Vietnam's tax authorities to take closer look at foreign retailers

By VnExpress   May 25, 2017 | 12:00 am GMT+7
Vietnam's tax authorities to take closer look at foreign retailers
Vietnam's retail market has been growing at a fast pace in recent years, attracting many foreign players. Photo by Reuters

With tax avoidance among multi-nationals a growing global concern, Vietnam is keen to know what retailers are up to.

The General Department of Taxation has asked local tax authorities to inspect foreign retailers operating in Vietnam to see if they are transfer pricing or shifting profits to avoid tax.

Tax authorities will audit corporate, value added and personal income tax paid by these retailers between 2012 and 2016.

The department will also monitor the use of brand names in the form of franchising or ownership transfer among foreign retailers.

Transfer pricing is not illegal per se, but it is a gray area that tax agencies keep a close eye on. Abuse of the practice is often very difficult to prove, especially when it involves multinational corporations with a complex network of internal buyers and suppliers.

Vietnam’s retail market grew 10.2 percent last year with total sales reaching VND2,670 trillion ($117.6 billion), according to the General Statistics Office.

The country, recently ranked by A.T. Kearney among the world's top 30 retail markets with the best opportunities, has seen many foreign arrivials.

BigC supermarket chain, MM Mega Market (previously Metro Vietnam), electronics chain Nguyen Kim and Aeon Vietnam are several of the major foreign retailers operating in the country.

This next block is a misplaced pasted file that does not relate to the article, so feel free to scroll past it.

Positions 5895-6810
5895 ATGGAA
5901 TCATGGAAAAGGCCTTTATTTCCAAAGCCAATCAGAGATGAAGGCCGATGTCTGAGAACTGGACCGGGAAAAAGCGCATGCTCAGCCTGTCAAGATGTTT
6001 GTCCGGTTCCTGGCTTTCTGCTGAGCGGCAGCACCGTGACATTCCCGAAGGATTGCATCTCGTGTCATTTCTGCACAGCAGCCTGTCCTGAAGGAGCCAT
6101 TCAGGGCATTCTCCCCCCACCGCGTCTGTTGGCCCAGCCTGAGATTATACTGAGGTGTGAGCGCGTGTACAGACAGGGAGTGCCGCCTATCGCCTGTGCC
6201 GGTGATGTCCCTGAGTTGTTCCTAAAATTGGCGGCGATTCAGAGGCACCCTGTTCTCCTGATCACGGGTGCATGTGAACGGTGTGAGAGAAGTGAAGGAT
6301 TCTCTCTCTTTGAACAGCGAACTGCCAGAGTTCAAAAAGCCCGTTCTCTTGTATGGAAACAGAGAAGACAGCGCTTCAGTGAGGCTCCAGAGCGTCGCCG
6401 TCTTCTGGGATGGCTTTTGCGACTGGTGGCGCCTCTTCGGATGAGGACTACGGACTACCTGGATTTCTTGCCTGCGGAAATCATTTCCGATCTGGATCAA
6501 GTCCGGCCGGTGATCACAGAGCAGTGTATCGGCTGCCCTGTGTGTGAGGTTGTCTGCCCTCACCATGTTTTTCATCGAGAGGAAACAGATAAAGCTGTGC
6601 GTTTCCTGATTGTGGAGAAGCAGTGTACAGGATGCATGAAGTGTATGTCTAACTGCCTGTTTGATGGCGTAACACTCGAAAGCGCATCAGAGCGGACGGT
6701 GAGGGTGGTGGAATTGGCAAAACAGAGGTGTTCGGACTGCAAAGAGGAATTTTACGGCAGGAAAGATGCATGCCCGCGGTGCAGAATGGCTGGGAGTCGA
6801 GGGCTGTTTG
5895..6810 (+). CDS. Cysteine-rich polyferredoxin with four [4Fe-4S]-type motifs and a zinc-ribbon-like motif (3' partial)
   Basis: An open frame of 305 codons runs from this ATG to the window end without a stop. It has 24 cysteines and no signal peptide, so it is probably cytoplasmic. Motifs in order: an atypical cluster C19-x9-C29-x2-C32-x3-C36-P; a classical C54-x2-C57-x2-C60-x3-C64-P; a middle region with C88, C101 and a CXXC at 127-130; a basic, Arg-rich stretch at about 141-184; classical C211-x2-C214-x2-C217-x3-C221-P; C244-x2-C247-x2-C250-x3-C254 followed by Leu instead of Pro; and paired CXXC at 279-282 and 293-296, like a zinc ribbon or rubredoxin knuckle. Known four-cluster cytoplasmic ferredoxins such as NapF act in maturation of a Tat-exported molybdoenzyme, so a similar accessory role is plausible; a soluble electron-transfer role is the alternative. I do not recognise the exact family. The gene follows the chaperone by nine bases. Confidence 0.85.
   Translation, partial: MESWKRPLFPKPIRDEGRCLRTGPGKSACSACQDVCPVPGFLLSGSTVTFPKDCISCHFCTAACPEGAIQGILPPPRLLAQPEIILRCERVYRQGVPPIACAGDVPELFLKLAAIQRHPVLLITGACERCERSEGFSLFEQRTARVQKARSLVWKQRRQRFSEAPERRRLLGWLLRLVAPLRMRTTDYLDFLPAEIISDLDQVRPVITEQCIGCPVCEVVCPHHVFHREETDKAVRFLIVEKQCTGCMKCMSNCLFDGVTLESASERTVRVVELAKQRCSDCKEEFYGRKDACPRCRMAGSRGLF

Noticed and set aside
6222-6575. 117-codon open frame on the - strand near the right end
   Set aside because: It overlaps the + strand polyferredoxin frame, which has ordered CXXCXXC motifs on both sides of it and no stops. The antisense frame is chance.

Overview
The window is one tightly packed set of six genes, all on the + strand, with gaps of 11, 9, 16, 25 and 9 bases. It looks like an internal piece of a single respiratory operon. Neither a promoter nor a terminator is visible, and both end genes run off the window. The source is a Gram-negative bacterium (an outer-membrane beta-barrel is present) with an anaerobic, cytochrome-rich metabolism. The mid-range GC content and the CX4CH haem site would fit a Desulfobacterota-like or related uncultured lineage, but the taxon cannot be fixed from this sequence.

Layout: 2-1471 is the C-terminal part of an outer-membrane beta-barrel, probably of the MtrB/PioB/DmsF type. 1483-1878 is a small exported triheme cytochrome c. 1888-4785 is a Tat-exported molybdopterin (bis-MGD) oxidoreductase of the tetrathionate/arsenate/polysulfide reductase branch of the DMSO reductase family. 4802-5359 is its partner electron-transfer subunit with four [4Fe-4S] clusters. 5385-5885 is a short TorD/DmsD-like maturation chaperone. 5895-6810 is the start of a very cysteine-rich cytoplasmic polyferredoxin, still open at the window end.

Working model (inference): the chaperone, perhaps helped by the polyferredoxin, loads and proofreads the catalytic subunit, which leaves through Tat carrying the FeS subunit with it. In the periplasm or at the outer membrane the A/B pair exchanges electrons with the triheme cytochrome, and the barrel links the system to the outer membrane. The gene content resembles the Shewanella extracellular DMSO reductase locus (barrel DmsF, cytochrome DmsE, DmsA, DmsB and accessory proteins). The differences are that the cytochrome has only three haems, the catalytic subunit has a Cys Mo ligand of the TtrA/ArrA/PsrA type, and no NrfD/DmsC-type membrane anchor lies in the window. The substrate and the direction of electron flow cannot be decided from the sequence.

In 2015 retail giant Central, run by Thailand's third-richest family, the Chirathivats, made headlines with its $200 million purchase of a 49 percent stake in electronics retailer Nguyen Kim, via its subsidiary Power Buy. Then in 2016, Central and Nguyen Kim acquired Vietnam's biggest foreign-owned supermarket chain Big C.

Vietnam's tax authorities last year gave Big C Vietnam a tax bill of VND2 trillion ($88 million) for its capital gains tax obligations after its former French owner Casino Group sold its stake to Central for 1 billion euros ($1.14 billion).

In 2015, authorities also collected VND1.9 trillion ($85.6 million) in tax arrears from the $700-million acquisition of Metro Vietnam.

German-retailer Metro Cash & Carry, before being sold to Thailand’s TCC International Land, was accused of falsely reporting losses for 12 years in Vietnam and failing to pay tax bills worth $23 million, according to the General Department of Taxation.